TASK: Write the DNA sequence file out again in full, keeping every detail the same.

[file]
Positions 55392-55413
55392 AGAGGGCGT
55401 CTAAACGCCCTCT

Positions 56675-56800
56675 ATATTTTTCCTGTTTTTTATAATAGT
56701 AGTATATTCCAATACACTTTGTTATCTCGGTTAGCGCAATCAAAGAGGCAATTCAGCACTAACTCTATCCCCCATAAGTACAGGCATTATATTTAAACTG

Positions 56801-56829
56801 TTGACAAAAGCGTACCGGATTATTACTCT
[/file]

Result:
Positions 55392-55413
55392 AGAGGGCGT
55401 CTAAACGCCCTCT

Positions 56675-56800
56675 ATATTTTTCCTGTTTTTTATAATAGT
56701 AGTATATTCCAATACACTTTGTTATCTCGGTTAGCGCAATCAAAGAGGCAATTCAGCACTAACTCTATCCCCCATAAGTACAGGCATTATATTTAAACTG

Positions 56801-56829
56801 TTGACAAAAGCGTACCGGATTATTACTCT